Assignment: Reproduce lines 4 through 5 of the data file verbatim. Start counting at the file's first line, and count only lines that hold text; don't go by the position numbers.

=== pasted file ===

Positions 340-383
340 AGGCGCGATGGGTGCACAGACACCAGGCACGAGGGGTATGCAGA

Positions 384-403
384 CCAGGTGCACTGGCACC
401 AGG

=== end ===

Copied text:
384 CCAGGTGCACTGGCACC
401 AGG